Rigid, brick-like plant cells. Elongated, tendril-bearing neurons. Round, squishy blood cells. The basic unit of life assumes many forms.
A new computer program can automatically pick out individual cells, regardless of their shape, in microscope images.
Usually, such tools are optimized for very specific data, tuned to one kind of cell with certain characteristics. But this one, called Cellpose, works far more broadly. It’s designed to segment, or map the boundaries of, many different kinds of cells. It can trace the outlines of other kinds of repeating objects, too, such as a bunch of garlic heads spilled out on a countertop. And it’s made to be user-friendly.
“You don't need to be an expert at machine learning to use it,” says Carsen Stringer, a group leader at Janelia who designed the algorithm with group leader Marius Pachitariu. Cellpose, described in a paper published in Nature Methods on on December 14, 2020, can be downloaded online for free.
Biologists who work with big datasets often rely on computers to automate some of the analysis. They might turn to algorithms that can identify individual cell boundaries in huge libraries of microscope images, for example, rather than painstakingly trace out every cell by hand. Building such a program from scratch takes time – and lots of training data to teach the computer what to look for.
“Cellpose arose out of a bit of a frustration,” Pachitariu says. His lab had sunk time into developing tools to segment particular kinds of cells. “Then other data showed up that we couldn’t run the same tool on.”
With Cellpose, Stringer and Pachitariu drew inspiration from a 2018 Data Science Bowl competition, where teams of scientists competed to create an algorithm that could identify cell nuclei in a diverse set of microscope images. But building something that worked on whole cells, rather than just their nuclei, was a bigger challenge. There’s far more variety in cell shapes, and that can be hard for a computer to contend with.
Stringer and Pachitariu first scoured the internet to collect a diverse set of microscope images. They included images filled with closely-packed cells and images with lots of blank space between cells. They included pictures of neurons, muscle cells, and plant cells. They even included images of repeating objects that weren’t cells, such as seashells.
Their colleague Michalis Michaelos, a research technician at Janelia, went through each image, tracing out the cells’ boundaries by hand. Then, Stringer and Pachitariu assigned “flow fields” to the images, turning each image into a sort of topographic map.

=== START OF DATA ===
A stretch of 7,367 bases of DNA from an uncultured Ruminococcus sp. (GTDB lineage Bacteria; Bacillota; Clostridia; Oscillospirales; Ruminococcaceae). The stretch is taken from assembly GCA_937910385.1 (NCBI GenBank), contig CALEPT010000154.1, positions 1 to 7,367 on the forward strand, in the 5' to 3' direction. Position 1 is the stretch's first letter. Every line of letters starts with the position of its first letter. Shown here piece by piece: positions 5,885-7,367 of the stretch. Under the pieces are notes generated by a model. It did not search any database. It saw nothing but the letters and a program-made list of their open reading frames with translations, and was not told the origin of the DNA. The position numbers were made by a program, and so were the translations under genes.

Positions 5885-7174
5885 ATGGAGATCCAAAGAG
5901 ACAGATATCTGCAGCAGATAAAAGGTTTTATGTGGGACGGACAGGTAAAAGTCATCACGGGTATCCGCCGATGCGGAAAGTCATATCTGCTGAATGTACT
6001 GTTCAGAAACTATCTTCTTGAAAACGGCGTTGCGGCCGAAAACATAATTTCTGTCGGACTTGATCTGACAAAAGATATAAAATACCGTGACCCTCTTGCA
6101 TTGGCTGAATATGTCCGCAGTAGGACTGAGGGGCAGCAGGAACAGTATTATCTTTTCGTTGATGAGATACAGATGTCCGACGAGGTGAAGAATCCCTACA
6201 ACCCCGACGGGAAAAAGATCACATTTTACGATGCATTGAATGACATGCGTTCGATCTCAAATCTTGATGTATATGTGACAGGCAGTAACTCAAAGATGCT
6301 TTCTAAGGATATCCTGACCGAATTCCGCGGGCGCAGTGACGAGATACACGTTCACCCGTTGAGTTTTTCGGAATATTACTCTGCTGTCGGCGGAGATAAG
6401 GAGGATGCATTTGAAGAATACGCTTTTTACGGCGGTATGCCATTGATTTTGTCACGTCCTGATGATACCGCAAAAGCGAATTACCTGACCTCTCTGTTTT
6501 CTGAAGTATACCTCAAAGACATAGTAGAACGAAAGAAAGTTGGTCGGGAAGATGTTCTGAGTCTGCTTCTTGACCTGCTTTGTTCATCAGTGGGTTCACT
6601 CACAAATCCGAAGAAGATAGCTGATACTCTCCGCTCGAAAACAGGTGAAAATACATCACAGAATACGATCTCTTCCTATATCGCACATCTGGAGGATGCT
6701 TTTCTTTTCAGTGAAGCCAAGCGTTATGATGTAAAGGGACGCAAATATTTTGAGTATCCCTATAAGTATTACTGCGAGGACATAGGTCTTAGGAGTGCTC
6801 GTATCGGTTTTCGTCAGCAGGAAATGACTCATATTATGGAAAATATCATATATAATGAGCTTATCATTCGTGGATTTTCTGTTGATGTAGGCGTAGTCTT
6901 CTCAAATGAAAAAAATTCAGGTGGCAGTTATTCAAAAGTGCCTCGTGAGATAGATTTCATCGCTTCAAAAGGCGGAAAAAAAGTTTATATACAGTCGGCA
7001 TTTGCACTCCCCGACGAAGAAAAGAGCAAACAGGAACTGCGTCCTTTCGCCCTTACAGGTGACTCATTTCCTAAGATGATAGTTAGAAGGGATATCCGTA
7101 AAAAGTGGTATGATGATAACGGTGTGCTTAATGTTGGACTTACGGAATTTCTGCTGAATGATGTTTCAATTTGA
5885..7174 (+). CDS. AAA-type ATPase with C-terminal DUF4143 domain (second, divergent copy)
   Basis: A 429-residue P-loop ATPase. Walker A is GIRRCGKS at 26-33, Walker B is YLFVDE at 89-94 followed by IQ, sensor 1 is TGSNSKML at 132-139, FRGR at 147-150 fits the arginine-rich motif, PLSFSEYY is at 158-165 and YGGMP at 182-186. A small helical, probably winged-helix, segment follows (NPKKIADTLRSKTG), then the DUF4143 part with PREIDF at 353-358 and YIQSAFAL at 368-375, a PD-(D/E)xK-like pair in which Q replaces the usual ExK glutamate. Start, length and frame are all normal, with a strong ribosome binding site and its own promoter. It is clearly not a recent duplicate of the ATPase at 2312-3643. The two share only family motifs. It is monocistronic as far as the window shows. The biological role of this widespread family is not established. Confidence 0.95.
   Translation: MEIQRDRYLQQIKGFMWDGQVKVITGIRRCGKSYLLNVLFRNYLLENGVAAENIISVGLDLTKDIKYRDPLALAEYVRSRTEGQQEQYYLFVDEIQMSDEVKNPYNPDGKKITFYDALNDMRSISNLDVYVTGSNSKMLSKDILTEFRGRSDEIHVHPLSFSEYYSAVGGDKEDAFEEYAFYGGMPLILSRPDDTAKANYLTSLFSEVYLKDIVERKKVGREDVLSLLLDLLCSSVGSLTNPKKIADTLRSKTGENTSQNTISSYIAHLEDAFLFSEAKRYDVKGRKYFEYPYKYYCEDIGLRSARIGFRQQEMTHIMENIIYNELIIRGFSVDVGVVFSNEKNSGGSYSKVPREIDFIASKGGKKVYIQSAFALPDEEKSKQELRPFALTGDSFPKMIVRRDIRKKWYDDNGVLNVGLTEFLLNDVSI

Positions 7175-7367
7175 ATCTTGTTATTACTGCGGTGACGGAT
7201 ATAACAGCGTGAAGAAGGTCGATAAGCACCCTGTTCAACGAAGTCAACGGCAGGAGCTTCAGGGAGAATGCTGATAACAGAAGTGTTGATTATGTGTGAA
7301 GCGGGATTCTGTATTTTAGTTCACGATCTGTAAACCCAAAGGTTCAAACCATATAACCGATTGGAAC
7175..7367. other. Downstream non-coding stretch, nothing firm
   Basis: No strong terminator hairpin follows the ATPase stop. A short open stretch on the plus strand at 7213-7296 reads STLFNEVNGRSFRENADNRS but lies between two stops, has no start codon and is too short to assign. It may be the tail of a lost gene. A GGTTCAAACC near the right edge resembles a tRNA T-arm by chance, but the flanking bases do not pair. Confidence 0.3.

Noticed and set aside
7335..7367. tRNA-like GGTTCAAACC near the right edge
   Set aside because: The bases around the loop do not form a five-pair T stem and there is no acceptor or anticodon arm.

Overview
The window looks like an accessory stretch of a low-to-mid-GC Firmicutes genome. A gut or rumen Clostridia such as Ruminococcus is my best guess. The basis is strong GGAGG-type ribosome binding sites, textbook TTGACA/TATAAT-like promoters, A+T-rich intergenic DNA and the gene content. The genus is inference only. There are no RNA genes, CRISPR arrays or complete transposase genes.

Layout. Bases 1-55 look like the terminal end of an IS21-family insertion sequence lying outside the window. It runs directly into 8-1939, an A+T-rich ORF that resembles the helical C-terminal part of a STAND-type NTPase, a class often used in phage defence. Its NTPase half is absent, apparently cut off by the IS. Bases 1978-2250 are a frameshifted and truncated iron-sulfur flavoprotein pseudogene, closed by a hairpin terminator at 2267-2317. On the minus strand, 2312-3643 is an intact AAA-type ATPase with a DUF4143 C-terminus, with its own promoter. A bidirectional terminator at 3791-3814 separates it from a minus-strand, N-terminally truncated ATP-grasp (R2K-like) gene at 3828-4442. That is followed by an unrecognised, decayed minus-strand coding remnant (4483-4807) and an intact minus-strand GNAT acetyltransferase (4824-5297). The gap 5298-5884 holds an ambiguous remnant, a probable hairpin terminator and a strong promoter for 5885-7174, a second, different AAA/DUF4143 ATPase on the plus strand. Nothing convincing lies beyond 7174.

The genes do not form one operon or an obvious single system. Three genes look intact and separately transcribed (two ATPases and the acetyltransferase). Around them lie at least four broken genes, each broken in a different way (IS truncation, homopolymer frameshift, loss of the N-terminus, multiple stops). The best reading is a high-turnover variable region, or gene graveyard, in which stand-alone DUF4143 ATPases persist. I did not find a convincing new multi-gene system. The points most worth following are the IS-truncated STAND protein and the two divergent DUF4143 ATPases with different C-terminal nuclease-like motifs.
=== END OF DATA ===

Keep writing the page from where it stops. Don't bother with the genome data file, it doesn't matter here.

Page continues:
On a topographic map, lines denoting hills and valleys can be used to predict where water will travel through a landscape. In Cellpose, the center of each cell is treated like a valley, and the boundary of each cell is a high point. The space between cells is like a flat plateau. All of the pixels that flow into the same valley belong to the same cell. The computer uses that information to define cell boundaries in an image.
The flow-field approach allows the computer to assign pixels to specific cells even if they’re far from the cell’s center, Stringer says. Much like a stream that starts high on the slope of a mountain might drain into a river that ultimately empties into the ocean, a pixel on the tip of a dendrite might flow toward the base of the dendrite, and then in turn flow toward the center of the cell.
The researchers trained Cellpose on hundreds of flow-field representations of cell images. Then, they challenged the algorithm on new images, tracking its accuracy by measuring, pixel-by-pixel, the overlap between the hand-traced cell outlines and the algorithm’s predictions. Cellpose was able to correctly segment cells in images that didn’t resemble the training data — a task that more specialized algorithms would struggle with.
Stringer and Pachitariu have also adapted Cellpose for 3D datasets, extending the model to trace cells through multiple layers of imaging data.
Scientists can test Cellpose online before downloading the program. And they can submit their own pictures to the training dataset. As more images are incorporated, the algorithm will become more adept at handling different kinds of data, Stringer says. “We want to make this a tool that the community can keep improving.”
Carsen Stringer, Tim Wang, Michalis Michaelos, and Marius Pachitariu. “Cellpose: A generalist algorithm for cellular segmentation.” Nature Methods, Published online December 14, 2020. doi:10.1038/s41592-020-01018-x.